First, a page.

Those foxes barking at the moon
Tell me easy weather will soon be gone
Frost is in the air
Change is everywhere, darling
This time of year, a change comes over me
― Dillon Bustin, Almanac
Slowly but surely, the world around us is changing as Earth’s Northern Hemisphere prepares for its long winter sleep. Squirrels are gathering nuts for winter food. Birds are flying south since food here will soon become scarce. And the lazy warm days of summer are turning into the cool nights of autumn, soon to be followed by the frigid snow-covered days of winter. Change is, indeed, everywhere, as Dillon Bustin sings.
It has been said that the only constant is change; that change is inevitable (except, of course, from a vending machine). The changes of autumn all around us make an excellent time to look back at our year and think about any changes we might like to make in our own lives. Yes, I know the tradition is to do that on New Year’s Day via the resolution. But let’s face it — New Year’s resolutions are well nigh worthless. They’re made in the heat of a holiday moment with a lot of fire and gusto that quickly gets put out by the snows and cold of winter. But carefully thought out life changes made in the lengthening cool nights of autumn have a better chance of sticking.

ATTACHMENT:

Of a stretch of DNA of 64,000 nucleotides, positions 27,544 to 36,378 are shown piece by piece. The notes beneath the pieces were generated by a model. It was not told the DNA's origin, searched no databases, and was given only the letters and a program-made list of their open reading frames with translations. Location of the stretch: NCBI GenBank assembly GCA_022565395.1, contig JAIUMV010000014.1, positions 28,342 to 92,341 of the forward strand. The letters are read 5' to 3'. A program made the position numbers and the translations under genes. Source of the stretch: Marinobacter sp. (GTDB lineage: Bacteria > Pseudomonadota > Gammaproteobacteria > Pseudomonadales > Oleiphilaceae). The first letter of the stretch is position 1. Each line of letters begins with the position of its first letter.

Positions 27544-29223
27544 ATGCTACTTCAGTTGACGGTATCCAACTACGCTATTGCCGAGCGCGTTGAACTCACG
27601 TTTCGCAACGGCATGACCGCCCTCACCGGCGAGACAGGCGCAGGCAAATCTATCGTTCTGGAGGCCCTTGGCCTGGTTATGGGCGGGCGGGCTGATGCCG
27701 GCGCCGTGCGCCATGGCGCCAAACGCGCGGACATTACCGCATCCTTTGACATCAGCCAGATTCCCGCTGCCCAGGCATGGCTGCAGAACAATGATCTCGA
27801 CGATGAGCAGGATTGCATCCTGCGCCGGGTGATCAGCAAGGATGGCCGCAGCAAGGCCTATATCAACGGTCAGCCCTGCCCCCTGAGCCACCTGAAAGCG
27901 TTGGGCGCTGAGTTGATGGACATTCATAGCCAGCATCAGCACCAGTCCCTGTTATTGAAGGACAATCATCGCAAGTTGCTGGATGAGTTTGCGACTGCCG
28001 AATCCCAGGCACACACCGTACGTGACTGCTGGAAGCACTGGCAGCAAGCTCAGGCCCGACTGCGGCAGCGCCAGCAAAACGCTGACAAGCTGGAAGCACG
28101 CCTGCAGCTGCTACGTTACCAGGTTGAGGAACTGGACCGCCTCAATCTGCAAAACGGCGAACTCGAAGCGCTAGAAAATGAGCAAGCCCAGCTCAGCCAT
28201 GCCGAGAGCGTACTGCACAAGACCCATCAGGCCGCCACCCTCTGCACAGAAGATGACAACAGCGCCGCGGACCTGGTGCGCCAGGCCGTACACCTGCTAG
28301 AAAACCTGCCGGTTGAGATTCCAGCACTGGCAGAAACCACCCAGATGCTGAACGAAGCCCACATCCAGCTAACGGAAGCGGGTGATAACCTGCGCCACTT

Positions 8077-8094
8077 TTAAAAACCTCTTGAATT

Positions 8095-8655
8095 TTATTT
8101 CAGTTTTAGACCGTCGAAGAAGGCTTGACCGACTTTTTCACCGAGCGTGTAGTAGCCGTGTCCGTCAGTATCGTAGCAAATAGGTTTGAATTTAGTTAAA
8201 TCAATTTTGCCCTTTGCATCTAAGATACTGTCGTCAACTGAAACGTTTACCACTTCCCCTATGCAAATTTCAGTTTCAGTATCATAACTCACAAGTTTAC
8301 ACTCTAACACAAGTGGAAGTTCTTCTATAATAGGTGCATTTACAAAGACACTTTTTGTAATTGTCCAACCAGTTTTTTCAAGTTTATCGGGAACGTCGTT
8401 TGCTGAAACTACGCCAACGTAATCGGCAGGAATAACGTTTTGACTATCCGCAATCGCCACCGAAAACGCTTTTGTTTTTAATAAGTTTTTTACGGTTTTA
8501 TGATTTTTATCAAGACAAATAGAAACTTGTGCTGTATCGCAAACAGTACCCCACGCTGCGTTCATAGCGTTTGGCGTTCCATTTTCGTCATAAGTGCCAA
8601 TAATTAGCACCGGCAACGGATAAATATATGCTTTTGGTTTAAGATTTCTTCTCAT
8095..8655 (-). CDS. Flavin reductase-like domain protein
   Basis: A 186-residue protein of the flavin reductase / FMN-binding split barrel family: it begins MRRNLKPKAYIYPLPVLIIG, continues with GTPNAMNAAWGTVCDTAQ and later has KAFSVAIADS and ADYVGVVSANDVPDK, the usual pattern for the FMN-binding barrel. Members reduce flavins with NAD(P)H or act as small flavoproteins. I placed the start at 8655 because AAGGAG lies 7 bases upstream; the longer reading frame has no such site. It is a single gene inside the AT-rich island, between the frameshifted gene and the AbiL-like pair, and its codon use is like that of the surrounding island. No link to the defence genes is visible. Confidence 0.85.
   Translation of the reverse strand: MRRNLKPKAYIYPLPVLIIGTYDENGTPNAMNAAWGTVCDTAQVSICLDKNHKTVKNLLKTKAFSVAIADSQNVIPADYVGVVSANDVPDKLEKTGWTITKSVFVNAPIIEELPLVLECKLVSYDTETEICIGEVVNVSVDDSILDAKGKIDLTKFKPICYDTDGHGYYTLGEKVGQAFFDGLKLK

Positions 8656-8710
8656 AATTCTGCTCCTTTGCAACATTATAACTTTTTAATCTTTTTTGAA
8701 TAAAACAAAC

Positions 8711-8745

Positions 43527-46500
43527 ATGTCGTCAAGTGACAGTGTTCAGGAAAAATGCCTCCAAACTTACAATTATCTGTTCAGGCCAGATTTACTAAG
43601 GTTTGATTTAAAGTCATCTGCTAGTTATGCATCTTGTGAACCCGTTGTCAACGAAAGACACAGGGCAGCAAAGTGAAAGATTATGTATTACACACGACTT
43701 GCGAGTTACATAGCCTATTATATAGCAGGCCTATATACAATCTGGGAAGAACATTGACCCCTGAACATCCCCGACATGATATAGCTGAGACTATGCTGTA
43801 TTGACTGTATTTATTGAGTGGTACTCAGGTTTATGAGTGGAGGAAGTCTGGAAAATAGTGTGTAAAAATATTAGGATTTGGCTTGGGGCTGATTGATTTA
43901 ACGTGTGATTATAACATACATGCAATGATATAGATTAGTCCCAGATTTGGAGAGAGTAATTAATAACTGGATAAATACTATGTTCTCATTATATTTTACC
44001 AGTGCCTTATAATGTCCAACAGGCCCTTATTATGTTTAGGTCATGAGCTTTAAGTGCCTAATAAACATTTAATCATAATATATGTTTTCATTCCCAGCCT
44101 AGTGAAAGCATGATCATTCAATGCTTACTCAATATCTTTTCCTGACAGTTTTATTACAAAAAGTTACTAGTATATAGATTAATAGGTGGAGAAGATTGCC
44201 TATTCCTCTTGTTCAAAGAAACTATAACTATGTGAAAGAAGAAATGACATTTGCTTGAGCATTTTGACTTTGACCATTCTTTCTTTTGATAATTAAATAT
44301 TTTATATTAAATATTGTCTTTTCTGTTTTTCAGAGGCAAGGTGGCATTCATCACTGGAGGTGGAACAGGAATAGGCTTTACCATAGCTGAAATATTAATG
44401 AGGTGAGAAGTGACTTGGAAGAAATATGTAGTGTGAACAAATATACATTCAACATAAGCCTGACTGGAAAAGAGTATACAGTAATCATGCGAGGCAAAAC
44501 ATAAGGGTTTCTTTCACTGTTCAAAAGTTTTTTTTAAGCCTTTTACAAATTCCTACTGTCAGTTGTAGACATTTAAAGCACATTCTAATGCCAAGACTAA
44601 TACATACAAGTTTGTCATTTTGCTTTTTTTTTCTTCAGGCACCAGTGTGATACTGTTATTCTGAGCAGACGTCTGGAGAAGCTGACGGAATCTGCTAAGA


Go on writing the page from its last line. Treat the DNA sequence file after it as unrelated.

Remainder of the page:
Fall is indeed a time of change. Let it change you too.
Last month, I spoke of the different kinds of animals that should be welcomed into your garden because they prey on or repel the critters that are generously helping themselves to your garden bounty. But we’ve been overlooking one animal that lives very close to you. In fact, he may even be a member of your very own family! No, I’m not talking about your mother-in-law or your brother-in-law. I’m talking about man’s best friend — Canis familiaris – the dog.
Allowing the family dog to roam around your yard near the garden or even inside the garden is a great way to keep the critters away. Most dogs will naturally chase squirrels and rabbits, and even opossums and raccoons would rather be left alone then have to deal with a dog. Besides, since you’re feeding it all that expensive, high-class, natural ingredient dog food, your dog ought to be earning his keep by contributing to your gardening efforts.
If you’re going to use your dog as a critter repellent, there are several things to consider. First, consider the kind of dog you have. A retriever, German Shepherd, Rottweiler, or Great Pyrenees will probably do an excellent job of scaring off the garden thieves. A Chihuahua, Yorkshire Terrier, or a Dachshund – probably not so much. Second, if your dog likes to dig, then letting him in the garden is probably not a good idea. Better to have a high fence, and let the dog do its work outside the garden. Lastly, if your dog has a lazy or cowardly personality, it probably won’t make a very good critter repellent.
A dog by itself probably won’t be enough to keep the marauding critters away all of the time. But combined with other repellents – fences, odor-emitting products, predator urine, etc., the family pet can be another tool in your arsenal of critter chasers.